Posts Tagged ‘Cuyahoga Falls’

Steam Saturday: CB&Q 1548 in Cuyahoga Falls

August 20, 2022

This image was inside a slide box that I purchased at a thrift shop. Former Chicago, Burlington & Quincy No. 1548 is on display at Mack Lowry’s Railways of America in Cuyahoga Falls in September 1965.

The 0-6-0 locomotive was built by Baldwin in December 1912 as a G-3 class steamer.

It was sold in January 1942 to Midland Electric Coal Company of Middle Grove, Illinois. Later it was sold to Galva Iron & Metals of Galva, Illinois.

Lowry acquired the locomotive in 1961 and moved it to Cuyahoga Falls. Today it sits near Quaker Square in Akron where it continues to deteriorate.

Collection of Robert Farkas

Autumn in the Gorge Metropark

November 17, 2016

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I went out to do some non-train fall photo stuff one afternoon. Here is a shot looking toward Cuyahoga Falls from Akron in the Gorge Metropark area.

The railroad connection would be those old bridge supports in the river. While many of us remember the “high” bridge and “low” bridge at this location, the high one started out as an interurban bridge (Northern Ohio Traction & Light), built about 1903 and converted to a road about 1938. The link below has some neat old postcard views of this area.

With the removal of the gorge dam coming in the future, this scene will change a lot once again. For more background on this site, click on the link below.

http://www.summitmemory.org/cdm/search/field/subjec/searchterm/Gorge%20Bridge/mode/exact

Article and Photograph by Roger Durfee

CSX YN2 Livery Gets Fresh Outlook on Life

June 27, 2016

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CSX No. 156 a GE C40-9W led train Q015 through Akron on Sunday and I caught it passing the old Schwebel’s bakery at Cuyahoga Falls.

What makes this 20-something –year-old engine interesting is its paint. It wears what CSX calls the YN2, scheme which was the standard paint during the 1990s.

This engine is freshly painted in 2016, however. Why is that?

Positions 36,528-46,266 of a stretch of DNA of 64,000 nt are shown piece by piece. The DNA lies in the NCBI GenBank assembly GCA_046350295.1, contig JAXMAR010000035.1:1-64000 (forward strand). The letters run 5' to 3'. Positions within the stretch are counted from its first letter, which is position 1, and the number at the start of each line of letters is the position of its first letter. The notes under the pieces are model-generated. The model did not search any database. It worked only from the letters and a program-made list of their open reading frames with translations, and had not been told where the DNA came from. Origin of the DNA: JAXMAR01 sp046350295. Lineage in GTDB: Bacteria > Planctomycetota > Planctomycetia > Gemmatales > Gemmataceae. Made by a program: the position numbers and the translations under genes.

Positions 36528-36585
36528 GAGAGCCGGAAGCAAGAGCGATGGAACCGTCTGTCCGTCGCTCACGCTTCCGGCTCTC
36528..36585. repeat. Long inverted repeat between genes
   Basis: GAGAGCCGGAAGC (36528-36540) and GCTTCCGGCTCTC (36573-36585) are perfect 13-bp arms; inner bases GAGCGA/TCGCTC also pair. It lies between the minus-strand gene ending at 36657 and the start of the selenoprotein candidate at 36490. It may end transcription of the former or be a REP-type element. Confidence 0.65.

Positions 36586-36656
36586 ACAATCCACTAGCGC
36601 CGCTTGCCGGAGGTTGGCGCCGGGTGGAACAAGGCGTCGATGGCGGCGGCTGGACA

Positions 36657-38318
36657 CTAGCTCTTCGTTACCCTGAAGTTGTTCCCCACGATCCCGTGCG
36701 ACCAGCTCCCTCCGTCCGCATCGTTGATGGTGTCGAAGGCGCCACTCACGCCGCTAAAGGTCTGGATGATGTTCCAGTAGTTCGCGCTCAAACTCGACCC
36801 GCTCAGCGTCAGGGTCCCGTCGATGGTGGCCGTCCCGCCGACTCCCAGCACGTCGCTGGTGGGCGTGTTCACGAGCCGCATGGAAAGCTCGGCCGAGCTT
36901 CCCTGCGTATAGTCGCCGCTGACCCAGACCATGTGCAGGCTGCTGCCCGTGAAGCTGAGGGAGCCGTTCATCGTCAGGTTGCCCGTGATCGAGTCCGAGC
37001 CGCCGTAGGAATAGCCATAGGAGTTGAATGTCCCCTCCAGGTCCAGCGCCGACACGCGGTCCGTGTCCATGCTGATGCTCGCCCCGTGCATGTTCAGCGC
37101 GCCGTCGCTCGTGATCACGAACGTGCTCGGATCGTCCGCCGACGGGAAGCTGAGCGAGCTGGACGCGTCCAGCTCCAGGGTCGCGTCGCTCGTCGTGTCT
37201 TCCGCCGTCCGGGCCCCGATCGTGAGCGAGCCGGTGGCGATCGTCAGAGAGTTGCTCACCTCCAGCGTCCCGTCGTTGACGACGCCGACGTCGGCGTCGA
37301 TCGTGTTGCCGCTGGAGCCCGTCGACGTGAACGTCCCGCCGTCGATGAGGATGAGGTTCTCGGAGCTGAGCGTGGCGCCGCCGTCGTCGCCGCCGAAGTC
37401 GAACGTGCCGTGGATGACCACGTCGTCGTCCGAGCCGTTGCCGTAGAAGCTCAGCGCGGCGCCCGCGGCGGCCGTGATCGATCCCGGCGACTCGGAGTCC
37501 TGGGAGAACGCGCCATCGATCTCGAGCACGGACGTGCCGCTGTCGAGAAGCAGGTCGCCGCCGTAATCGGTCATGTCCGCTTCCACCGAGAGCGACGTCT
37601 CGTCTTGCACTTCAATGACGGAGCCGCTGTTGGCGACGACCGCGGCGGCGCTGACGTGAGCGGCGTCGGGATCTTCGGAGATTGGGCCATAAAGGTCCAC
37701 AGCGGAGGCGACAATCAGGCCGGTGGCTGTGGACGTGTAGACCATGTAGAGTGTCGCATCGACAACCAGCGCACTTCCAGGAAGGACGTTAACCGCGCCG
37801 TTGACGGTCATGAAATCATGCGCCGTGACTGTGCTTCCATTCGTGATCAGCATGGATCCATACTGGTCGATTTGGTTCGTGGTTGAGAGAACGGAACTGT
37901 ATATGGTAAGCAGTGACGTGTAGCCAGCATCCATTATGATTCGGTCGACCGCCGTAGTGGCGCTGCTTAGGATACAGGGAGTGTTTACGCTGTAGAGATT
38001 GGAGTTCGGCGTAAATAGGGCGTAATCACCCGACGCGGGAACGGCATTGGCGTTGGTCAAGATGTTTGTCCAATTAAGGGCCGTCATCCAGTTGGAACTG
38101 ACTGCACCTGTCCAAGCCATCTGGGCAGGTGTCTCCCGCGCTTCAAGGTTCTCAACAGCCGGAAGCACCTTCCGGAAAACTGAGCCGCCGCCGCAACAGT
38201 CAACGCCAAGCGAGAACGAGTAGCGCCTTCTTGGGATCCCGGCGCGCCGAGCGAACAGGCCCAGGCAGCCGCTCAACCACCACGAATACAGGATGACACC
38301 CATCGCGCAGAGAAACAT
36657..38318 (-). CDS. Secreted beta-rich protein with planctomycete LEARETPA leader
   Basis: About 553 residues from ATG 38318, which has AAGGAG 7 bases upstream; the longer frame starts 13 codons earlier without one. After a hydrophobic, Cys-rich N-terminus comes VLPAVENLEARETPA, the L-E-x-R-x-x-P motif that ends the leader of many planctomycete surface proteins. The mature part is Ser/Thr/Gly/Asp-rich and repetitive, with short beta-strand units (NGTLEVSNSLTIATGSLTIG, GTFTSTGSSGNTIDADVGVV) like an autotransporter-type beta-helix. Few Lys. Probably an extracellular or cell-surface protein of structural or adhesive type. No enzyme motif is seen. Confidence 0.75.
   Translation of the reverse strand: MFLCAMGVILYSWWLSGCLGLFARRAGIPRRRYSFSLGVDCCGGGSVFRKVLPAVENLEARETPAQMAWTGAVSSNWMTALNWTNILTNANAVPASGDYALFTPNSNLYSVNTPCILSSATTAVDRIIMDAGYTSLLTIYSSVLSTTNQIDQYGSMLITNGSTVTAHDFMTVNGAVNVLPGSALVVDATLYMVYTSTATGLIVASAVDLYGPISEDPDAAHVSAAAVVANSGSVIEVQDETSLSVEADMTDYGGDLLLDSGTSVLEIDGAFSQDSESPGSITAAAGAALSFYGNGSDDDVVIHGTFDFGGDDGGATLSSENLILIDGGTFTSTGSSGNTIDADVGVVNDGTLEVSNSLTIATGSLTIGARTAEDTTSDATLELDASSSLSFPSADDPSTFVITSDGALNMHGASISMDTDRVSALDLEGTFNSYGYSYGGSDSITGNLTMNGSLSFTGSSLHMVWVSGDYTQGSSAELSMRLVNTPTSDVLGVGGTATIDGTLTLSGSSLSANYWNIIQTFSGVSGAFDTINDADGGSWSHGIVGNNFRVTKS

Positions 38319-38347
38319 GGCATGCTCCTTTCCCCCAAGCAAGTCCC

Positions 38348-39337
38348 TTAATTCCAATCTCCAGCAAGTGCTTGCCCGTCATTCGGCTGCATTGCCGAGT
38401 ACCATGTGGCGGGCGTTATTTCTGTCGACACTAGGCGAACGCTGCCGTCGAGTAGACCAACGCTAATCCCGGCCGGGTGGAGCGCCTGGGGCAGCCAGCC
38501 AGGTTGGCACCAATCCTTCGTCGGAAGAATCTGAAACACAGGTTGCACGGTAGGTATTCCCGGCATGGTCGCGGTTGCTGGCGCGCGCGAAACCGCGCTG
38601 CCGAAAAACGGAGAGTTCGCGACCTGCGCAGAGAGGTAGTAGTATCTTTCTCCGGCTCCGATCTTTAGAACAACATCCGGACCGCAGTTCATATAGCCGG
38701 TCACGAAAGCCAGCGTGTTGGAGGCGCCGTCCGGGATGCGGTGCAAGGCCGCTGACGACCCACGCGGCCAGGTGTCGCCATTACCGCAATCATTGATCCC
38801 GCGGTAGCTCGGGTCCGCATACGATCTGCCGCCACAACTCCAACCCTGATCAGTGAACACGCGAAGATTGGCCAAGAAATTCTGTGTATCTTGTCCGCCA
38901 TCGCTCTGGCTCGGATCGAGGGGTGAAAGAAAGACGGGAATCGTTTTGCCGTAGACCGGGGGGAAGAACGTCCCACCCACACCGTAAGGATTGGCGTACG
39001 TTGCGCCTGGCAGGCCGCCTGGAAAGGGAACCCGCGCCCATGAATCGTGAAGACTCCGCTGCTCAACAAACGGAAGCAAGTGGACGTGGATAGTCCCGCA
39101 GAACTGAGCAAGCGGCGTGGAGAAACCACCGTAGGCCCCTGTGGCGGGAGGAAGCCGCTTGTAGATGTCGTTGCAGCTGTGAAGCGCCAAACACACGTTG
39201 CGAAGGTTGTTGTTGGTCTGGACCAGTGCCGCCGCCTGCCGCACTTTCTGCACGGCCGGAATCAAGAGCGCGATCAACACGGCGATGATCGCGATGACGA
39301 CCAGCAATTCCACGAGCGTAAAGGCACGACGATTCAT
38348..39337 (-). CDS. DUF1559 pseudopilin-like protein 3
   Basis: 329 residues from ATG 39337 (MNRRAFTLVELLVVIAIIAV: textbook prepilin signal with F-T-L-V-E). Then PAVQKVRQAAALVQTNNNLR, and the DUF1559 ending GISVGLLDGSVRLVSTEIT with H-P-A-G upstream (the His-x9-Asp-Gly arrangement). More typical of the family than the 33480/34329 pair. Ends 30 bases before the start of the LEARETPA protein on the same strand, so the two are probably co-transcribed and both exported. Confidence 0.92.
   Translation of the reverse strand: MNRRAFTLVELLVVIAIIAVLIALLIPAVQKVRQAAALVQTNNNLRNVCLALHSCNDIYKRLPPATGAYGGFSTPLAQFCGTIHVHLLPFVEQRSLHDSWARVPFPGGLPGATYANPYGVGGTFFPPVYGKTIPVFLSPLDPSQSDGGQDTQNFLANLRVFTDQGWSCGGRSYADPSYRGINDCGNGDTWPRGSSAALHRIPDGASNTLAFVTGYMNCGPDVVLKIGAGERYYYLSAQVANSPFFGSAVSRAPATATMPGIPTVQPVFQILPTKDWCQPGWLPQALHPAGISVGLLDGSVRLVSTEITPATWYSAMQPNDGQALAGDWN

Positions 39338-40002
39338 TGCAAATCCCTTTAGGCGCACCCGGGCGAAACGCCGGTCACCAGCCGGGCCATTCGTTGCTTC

Well, apparently, it was involved in a wreck while offline in Mexico. It was rebuilt and received its new paint while there.

Ferromex used another CSX locomotive also painted in YN2 as the basis for this repaint.

And so the YN2 scheme has been resurrected at least for this one engine.

Article and Photographs byTodd Dillon

Love The Deep Reds and Browns of Late Autumn

November 8, 2015

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Here is a shot of a pair of newer CSX GE Tier 4 units on the Q137. I stopped at Bailey Road to check out any remaining color. I love the deep reds and browns of late autumn.

Photograph by Roger Durfee

Cuyahoga Falls Seeks to Make CSX Crossing Safer

July 1, 2015

Cuyahoga Falls is working to improve safety at a CSX grade crossing that has been the site of 21 accidents since 1980 in which a car turned into front of a train.

The crossing is located on Broad Boulevard near Ohio Route 8 and two people have been killed in separate accidents at the crossing.

“It looks like a pavement, so people come up here, it’s dark and their GPS tells them to make a turn,” said Bob Comer of Bob Comer Forensic & Electronic Research, Inc.

Comer, who has investigated railroad crossing accidents for the past three decades, said these accidents should not be happening.

The crossing sees about 15,000 motor vehicles and 32 trains daily.

The Ohio Department of Transportation expects to complete by fall a federally-funded project to change the warning devices at the intersection.

In the meantime, Cuyahoga Falls has painted new lines to help motorist grasp the visual differences among the roadway, the railroad tracks and the entrance to Route 8.

“They could put the sign right here, big time right here,” said Comer. “Even if there is no train, they could have yellow lights and a sign saying danger do not turn on these tracks.

“Look at the huge amount of traffic that goes through, large amount of trains going very fast,” said Comer. “Then you have land very close to the railroad tracks, it’s like you’re setting people up to be killed and injured.”

Skeletons Guarding Rust

November 29, 2014

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A skeleton guarding rust is about all you can say in regards to this former Pennsylvania Railroad signal in Cuyahoga Falls, Ohio.

Known as Payne on the railroad, its head was turned away from the rails in the early ‘90s by Conrail, never to shine again.

This ex-PRR line from Hudson to Akron will likely never see a train again anyway. Heavily overgrown, the business next to the tracks here does see fit to keep the brush down and the grass mowed for this small stretch in front of their building.

About a quarter-mile south of this location was the site of the tragic doodlebug wreck in 1931. I have to wonder if this signal played a part in that sad story.

Article and Photographs by Roger Durfee